Emissions measure may help U. save on winter heating

By
Thursday, November 1, 2007

Americans are anticipating skyrocketing heating costs this winter, but University officials say the cost of keeping campus warm probably won’t go through the roof.

Average winter spending on heating oil in the Northeast is expected to increase 21.9 percent this winter over last year, according to data released last month by the federal Energy Information Administration.

But Brown has taken steps to reduce the University’s oil consumption, with the side effect of potentially reducing costs.

On Earth Day last April, President Ruth Simmons pledged to reduce Brown’s emissions of fossil fuels burned in the University’s Central Heat Plant by 30 percent by fiscal year 2008. This winter natural gas, as well as heating fuel, will be used at the plant.

For the “shoulder” months of October, November, April and May – also called off-peak heating months – the University bought natural gas, “which has lower carbon emissions and in general is a much cleaner fuel,” said Energy Manager Chris Powell.

The Central Heating Plant emits approximately 27,000 of the University’s total 73,000 metric tons of carbon dioxide equivalent, Powell said, and switching to natural gas during the off-peak heating months is estimated to reduce emissions by 4,000 metric tons.

In addition, Powell said, “natural gas is much more cost effective than fuel oil, because natural gas prices aren’t as much connected to the global issues that affect crude oil.”

Average natural gas costs in the Northeast this winter are expected to rise only 10 percent, according to federal projections.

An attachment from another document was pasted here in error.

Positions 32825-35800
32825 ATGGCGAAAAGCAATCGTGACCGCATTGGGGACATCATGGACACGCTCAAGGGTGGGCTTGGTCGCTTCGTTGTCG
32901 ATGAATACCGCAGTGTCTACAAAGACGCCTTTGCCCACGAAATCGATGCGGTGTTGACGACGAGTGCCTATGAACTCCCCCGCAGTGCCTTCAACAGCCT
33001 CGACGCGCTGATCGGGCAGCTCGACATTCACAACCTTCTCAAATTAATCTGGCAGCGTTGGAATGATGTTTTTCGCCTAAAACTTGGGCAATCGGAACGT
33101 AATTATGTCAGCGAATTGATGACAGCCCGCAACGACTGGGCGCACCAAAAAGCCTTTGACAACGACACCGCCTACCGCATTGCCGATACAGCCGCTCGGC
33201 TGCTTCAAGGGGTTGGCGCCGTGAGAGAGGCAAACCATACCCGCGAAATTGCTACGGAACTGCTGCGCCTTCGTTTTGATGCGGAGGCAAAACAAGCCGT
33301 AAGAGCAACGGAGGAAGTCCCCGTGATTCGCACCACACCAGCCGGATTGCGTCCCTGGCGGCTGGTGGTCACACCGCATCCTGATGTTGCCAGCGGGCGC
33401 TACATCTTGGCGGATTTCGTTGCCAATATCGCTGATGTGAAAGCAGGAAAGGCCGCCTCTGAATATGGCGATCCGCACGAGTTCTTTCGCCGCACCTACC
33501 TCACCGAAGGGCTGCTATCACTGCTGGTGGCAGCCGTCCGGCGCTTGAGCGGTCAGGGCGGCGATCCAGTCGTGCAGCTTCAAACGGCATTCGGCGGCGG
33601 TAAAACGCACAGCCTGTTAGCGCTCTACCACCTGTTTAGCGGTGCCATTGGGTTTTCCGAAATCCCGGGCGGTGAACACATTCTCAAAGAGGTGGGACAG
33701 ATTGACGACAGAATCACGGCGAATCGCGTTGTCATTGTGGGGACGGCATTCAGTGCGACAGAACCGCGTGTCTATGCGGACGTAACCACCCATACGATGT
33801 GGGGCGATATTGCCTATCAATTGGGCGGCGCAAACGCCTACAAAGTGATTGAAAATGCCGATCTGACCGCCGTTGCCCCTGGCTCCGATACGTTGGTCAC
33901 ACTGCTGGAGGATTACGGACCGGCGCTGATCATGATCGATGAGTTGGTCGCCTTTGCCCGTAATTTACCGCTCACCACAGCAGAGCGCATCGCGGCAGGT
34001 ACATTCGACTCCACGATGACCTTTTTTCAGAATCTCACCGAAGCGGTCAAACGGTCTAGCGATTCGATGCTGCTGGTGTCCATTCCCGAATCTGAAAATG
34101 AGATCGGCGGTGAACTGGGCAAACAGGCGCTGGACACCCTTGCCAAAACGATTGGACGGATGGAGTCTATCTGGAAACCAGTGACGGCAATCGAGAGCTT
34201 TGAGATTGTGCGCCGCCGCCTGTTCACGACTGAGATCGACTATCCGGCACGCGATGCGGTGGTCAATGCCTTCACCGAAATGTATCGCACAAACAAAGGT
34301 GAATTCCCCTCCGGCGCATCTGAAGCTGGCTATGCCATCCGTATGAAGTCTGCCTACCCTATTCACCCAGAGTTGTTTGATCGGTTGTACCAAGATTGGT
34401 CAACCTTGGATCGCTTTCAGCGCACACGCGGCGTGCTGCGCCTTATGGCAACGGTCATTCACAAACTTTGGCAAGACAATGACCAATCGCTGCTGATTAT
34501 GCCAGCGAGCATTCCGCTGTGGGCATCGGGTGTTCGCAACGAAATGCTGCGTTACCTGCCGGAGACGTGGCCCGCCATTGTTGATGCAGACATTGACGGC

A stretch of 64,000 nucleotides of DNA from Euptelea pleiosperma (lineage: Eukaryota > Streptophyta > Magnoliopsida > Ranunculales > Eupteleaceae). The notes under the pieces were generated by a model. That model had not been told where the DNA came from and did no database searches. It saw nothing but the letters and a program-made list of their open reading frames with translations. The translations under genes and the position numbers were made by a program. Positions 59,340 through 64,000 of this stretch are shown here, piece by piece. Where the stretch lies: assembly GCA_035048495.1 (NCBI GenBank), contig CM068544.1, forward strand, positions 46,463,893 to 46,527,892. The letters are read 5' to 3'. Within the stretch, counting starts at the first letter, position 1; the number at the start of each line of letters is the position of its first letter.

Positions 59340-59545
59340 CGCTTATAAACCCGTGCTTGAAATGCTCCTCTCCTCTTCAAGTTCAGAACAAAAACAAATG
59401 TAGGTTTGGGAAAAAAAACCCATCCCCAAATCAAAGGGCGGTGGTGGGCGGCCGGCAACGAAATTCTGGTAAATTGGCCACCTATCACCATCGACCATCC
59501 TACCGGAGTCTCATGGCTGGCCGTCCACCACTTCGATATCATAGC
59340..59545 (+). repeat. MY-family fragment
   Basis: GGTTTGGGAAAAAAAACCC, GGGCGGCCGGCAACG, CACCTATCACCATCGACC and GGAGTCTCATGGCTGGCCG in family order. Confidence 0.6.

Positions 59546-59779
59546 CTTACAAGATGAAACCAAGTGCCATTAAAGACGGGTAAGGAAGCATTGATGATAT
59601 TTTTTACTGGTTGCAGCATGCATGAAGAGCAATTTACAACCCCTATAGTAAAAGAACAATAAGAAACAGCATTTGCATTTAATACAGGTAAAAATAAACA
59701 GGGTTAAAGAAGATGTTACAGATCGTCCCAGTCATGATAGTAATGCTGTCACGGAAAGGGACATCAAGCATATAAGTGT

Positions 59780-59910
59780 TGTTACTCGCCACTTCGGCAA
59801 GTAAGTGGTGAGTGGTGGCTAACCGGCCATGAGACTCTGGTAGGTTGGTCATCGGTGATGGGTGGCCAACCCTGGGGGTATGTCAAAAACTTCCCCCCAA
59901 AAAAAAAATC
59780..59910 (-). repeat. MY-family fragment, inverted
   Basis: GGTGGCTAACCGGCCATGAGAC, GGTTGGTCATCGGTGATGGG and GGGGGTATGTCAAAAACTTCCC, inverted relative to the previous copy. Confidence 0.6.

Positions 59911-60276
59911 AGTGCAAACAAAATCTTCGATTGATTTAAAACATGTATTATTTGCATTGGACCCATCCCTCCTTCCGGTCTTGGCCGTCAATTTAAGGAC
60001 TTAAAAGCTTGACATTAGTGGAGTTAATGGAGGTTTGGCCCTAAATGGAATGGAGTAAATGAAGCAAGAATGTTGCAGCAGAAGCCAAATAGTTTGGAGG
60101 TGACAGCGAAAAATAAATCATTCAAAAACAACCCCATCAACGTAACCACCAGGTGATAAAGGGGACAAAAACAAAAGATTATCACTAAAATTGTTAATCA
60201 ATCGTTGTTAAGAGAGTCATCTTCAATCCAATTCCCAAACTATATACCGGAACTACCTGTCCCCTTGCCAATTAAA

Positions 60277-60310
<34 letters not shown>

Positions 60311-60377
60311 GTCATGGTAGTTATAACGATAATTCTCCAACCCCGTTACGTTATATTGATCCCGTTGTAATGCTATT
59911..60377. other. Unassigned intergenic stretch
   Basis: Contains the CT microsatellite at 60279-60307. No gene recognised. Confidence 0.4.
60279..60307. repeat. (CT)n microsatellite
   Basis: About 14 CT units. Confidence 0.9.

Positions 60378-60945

Additionally, “we have pre-bought fuel oils for the winter … well in advance of this heating season,” Powell said. Heating oil prices tend to rise in winter months, when there is more demand.

In the colder peak-heating months of December through March, the Central Heating Plant will continue to run on fuel oil, Powell said.

Last year, about $6 million was spent on fuel for heating requirements for various buildings, Powell said. This year’s energy expenditures have not yet been calculated, he said, though he said “we’re certainly on track for this year” and increased energy efficiency measures may reduce costs.

“Our pricing is actually very good,” Powell said. “The good news is we really just haven’t had any impacts because of those pricings.”

The cost of heating campus will ultimately depend on the severity of the winter, Powell said.

But despite the new heating plant project, some campus activists say the University could be doing more to curb its carbon footprint.

“In the long run, I think it’d be really beneficial for the University to invest in running the heating plant entirely on natural gas,” said Julia Beamesderfer ’09, a member of the Energy and Environmental Advisory Committee and representative of emPOWER, a campus environmental group.

“Hopefully it’s successful and can even be expanded upon,” Beamesderfer said.

“Only the absolute emissions matter to the atmosphere,” said Libby Delucia ’09 , a member of the EEAC. “They’re substituting some of it, not all of it.”

“Substituting it in October when (the heat) is only on for four days doesn’t count,” she added.

She suggested that Brown consider investing in projects that are “more obvious to the student body,” such as a community carbon-offset projects.

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